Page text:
Skip to main content

Ticketed entry is in place to safely manage your visit so please book ahead. Need to cancel or rejig? Email bookings@npg.gov.au

Menu

The National Portrait Gallery acknowledges the Traditional Custodians of Country throughout Australia and recognises the continuing connection to lands, waters and communities. We pay our respect to Aboriginal and Torres Strait Islander cultures and to Elders both past and present.

Aboriginal and Torres Strait Islander viewers are warned that this website contains images of deceased persons.

"As straight as a reed" Henry John Rous (Image plate from Vanity Fair), 1870

Alfred Thompson

chromolithograph on paper (sheet: 35.0 cm x 23.0 cm)

Henry John Rous (1795–1877), naval officer, racing enthusiast and politician, arrived in Sydney in February 1827 as the commander of the frigate HMS Rainbow. During his first several months in New South Wales, he organised Sydney’s first regatta; made a return voyage to New Zealand; and then escorted governor Ralph Darling on a ‘tour of inspection’ to Newcastle, Port Macquarie and Moreton Bay, during the course of which he named Stradbroke Island in honour of his father, 1st Earl of Stradbroke. He was recalled to India in mid-1827, but before leaving secured a grant of land so that he might later introduce to the colony ‘entire horses of a superior description, blood mares, horned cattle, &c’. Consequently, on his return to Sydney in May 1828, he brought ‘three fine thoroughbreds’ with him and was duly elected an honorary member of the Agricultural Society. During August and September 1828, Rous undertook another journey northward in the Rainbow, charting and exploring the Tweed and Richmond Rivers (the latter of which he named) and thus alerting the colonists to another source of red cedar, a lucrative commodity. Recalled again to India in October 1828, Rous was farewelled with a dinner at which he was commended for having ‘bestowed such lasting public benefit’ on the colony. He eventually attained the rank of admiral, and after retiring from naval service devoted himself to his longstanding love of horses and the track, becoming public handicapper in 1855, devising the weight-for-age scale, and managing the Duke of Bedford’s stables for many years. He died, childless, in 1877.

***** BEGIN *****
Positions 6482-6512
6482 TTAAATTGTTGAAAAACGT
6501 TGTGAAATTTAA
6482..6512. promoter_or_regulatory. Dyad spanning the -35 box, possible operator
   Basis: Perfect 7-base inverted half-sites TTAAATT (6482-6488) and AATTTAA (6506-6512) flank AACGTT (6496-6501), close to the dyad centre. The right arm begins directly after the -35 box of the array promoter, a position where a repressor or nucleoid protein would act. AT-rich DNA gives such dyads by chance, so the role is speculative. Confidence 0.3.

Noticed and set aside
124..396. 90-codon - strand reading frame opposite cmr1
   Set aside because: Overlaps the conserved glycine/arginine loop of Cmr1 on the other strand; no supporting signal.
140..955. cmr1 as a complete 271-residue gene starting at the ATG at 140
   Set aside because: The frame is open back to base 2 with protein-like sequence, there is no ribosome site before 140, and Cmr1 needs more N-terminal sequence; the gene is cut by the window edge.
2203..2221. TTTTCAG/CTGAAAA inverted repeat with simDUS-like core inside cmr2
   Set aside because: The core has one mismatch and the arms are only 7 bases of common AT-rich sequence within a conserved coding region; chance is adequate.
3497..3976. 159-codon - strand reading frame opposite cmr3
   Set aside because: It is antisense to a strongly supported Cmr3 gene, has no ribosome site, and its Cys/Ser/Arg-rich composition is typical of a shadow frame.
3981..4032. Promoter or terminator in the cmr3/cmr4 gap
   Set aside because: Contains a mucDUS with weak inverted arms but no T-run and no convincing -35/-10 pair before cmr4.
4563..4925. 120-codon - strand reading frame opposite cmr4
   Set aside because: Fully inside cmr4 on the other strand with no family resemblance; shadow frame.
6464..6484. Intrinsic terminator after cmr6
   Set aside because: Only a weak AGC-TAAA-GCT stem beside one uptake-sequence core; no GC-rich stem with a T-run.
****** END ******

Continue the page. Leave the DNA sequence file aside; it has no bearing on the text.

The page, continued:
Collection: National Portrait Gallery
Purchased 2015

Accession number: 2015.17

Currently not on display

Copyright image request form
Request a digital copy of an image for publication

Artist and subject

Alfred Thompson

Henry John Rous (age 75 in 1870)

Subject professions

Government and leadership

Related information

The Companion

Permanent collection catalogue

Café and shop

On one level The Companion talks about the most famous and frontline Australians, but on another it tells us about ourselves: who we read, who we watch, who we listen to, who we cheer for, who we aspire to be, and who we'll never forget. The Companion is available to buy online and in the Portrait Gallery Store.

The National Portrait Gallery
The National Portrait Gallery
The National Portrait Gallery

The Gallery

Explore portraiture and come face to face with Australian identity, history, culture, creativity and diversity.

Plan your visit

Timed ticketing, location, accessibility and amenities

Support your Portrait Gallery

We depend on your support to keep creating our programs, exhibitions, publications and building the amazing portrait collection!

We would like to thank our partners.
© National Portrait Gallery 2020
King Edward Terrace, Parkes
Canberra, ACT 2600, Australia

Phone +61 2 6102 7000
Fax +61 2 6102 7001
ABN: 54 74 277 1196

The National Portrait Gallery acknowledges the Traditional Custodians of Country throughout Australia and recognises the continuing connection to lands, waters and communities. We pay our respect to Aboriginal and Torres Strait Islander cultures and to Elders both past and present.

Aboriginal and Torres Strait Islander viewers are warned that this website contains images of deceased persons.